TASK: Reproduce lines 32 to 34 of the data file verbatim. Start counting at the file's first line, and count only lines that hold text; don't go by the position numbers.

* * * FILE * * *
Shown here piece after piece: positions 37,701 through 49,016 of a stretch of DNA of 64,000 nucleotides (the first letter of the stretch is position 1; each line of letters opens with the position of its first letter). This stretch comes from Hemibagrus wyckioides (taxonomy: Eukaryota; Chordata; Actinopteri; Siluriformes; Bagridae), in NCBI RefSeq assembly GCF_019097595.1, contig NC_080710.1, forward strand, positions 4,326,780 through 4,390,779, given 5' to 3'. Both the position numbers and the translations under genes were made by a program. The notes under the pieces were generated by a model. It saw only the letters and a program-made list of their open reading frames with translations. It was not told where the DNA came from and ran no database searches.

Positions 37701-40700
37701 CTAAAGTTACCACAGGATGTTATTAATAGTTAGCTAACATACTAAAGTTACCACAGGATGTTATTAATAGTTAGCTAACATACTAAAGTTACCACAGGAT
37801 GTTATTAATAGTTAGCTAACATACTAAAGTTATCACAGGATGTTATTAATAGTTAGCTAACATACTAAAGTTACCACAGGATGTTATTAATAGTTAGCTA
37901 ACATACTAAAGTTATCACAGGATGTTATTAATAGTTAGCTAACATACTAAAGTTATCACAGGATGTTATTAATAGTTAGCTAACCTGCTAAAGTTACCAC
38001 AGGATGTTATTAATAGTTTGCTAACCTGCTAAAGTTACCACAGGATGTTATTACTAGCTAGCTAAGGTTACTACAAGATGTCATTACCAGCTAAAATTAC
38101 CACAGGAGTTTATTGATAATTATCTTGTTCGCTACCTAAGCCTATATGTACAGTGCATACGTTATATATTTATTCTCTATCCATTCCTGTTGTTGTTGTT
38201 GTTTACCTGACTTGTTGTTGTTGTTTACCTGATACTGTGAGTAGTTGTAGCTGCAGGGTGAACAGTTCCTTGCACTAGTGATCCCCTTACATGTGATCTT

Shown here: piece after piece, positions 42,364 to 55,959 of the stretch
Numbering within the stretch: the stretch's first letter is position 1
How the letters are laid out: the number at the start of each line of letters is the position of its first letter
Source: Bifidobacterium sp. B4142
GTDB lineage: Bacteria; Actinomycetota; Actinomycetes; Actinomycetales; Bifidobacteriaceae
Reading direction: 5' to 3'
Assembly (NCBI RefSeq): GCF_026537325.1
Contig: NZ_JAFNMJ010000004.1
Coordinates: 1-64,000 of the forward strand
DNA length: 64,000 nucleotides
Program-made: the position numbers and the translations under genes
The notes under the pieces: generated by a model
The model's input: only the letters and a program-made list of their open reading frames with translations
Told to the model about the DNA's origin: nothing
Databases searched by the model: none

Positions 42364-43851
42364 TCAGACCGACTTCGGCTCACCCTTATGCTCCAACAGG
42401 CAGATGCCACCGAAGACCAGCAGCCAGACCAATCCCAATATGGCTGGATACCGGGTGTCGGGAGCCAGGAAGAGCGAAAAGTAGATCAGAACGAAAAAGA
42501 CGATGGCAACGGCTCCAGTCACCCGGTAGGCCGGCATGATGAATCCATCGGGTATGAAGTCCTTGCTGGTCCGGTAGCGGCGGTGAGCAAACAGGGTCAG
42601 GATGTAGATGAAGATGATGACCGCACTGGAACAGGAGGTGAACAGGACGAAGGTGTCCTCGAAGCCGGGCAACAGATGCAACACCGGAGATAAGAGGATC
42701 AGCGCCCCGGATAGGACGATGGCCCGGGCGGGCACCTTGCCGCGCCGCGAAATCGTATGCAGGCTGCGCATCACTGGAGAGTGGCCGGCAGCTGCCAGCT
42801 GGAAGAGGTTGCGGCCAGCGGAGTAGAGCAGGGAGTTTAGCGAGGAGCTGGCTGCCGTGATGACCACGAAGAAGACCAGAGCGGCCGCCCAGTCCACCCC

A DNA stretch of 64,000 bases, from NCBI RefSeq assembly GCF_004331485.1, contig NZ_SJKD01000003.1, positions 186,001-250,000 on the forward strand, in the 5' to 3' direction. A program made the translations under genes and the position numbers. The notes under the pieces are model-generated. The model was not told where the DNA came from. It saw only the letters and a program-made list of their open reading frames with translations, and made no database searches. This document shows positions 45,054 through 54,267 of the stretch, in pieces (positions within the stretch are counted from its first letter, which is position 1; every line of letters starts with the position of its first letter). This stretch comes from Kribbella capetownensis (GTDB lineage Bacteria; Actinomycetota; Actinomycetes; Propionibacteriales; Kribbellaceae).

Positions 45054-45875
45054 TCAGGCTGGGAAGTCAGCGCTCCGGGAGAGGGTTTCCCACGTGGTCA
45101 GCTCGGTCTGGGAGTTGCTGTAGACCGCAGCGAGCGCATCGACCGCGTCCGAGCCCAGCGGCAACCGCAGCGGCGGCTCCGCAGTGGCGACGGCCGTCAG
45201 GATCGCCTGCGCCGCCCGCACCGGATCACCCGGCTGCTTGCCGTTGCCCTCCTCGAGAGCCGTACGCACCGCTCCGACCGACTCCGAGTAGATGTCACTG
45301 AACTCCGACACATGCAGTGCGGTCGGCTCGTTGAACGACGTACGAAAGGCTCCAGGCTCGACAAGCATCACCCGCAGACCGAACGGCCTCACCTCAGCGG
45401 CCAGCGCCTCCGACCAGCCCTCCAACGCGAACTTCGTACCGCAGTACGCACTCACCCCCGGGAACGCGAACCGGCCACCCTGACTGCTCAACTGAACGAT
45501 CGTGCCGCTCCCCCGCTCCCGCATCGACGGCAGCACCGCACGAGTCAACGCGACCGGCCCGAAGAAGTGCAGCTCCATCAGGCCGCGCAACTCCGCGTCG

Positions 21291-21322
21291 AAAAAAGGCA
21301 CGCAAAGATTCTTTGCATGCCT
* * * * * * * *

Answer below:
Positions 45054-45875
45054 TCAGGCTGGGAAGTCAGCGCTCCGGGAGAGGGTTTCCCACGTGGTCA
45101 GCTCGGTCTGGGAGTTGCTGTAGACCGCAGCGAGCGCATCGACCGCGTCCGAGCCCAGCGGCAACCGCAGCGGCGGCTCCGCAGTGGCGACGGCCGTCAG